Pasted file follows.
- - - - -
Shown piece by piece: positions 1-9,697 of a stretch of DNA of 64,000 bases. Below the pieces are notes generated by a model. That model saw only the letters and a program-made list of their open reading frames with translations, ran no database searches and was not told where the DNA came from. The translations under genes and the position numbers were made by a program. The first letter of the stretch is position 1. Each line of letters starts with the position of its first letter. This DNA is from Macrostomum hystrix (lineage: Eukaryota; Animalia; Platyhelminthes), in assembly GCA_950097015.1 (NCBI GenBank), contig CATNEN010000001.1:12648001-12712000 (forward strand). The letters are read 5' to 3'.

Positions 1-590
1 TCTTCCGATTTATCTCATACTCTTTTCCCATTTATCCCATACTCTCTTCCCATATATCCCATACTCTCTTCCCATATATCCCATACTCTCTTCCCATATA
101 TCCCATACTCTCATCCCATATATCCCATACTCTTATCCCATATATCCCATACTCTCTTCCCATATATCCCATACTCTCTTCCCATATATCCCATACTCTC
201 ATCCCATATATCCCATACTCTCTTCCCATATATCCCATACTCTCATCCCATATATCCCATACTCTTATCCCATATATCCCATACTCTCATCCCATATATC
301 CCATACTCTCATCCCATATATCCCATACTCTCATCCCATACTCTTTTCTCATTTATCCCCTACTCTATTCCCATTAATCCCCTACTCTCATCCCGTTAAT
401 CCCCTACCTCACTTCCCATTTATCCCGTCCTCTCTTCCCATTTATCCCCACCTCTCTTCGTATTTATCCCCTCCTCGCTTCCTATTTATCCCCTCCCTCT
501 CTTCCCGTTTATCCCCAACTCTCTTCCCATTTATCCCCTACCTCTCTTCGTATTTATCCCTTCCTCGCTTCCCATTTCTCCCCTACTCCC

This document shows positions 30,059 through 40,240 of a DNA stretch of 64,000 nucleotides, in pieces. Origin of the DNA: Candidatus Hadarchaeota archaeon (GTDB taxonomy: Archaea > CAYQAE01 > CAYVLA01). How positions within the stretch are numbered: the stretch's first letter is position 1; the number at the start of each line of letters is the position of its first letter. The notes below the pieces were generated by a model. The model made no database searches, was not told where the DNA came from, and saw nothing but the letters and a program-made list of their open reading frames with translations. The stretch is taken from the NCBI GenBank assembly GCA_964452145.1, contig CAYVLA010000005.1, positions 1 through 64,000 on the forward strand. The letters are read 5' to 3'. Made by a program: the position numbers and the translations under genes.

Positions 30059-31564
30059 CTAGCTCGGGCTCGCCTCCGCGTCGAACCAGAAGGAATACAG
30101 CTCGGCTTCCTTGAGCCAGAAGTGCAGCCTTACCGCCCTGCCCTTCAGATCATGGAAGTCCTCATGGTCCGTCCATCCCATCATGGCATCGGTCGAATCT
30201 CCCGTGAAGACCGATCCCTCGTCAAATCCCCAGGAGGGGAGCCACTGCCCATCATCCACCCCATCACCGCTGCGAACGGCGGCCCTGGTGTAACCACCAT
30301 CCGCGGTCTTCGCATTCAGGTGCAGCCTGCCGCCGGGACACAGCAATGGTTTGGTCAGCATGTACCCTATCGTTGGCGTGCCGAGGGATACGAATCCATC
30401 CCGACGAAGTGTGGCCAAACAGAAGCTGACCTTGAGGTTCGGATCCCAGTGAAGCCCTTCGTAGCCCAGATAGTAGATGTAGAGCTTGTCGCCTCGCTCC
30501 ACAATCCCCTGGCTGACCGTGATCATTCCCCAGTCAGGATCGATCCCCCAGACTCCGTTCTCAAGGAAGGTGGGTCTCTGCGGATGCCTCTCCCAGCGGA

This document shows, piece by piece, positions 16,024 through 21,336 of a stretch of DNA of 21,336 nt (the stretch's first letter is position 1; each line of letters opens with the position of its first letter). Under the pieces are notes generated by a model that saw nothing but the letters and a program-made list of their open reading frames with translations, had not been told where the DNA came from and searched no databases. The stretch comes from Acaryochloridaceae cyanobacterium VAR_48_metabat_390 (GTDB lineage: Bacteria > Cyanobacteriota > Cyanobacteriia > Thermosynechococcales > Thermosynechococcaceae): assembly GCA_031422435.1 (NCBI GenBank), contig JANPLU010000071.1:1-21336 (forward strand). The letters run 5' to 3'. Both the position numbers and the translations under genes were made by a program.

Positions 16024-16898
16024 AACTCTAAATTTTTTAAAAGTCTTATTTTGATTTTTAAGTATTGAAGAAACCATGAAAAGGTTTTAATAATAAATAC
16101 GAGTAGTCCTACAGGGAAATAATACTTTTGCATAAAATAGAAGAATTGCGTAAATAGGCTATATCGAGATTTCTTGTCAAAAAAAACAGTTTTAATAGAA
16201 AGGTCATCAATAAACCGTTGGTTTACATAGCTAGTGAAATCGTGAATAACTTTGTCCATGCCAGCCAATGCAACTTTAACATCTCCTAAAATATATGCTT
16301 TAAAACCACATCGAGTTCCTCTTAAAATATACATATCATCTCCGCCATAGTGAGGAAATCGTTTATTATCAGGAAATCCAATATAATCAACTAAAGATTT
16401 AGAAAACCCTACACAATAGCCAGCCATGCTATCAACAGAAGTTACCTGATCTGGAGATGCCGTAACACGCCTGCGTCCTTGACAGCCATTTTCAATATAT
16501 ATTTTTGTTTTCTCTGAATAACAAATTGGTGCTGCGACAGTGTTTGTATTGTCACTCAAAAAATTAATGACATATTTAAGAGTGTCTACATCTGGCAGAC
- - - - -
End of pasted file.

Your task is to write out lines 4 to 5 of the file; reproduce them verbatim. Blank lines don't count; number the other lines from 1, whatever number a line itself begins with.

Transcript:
101 TCCCATACTCTCATCCCATATATCCCATACTCTTATCCCATATATCCCATACTCTCTTCCCATATATCCCATACTCTCTTCCCATATATCCCATACTCTC
201 ATCCCATATATCCCATACTCTCTTCCCATATATCCCATACTCTCATCCCATATATCCCATACTCTTATCCCATATATCCCATACTCTCATCCCATATATC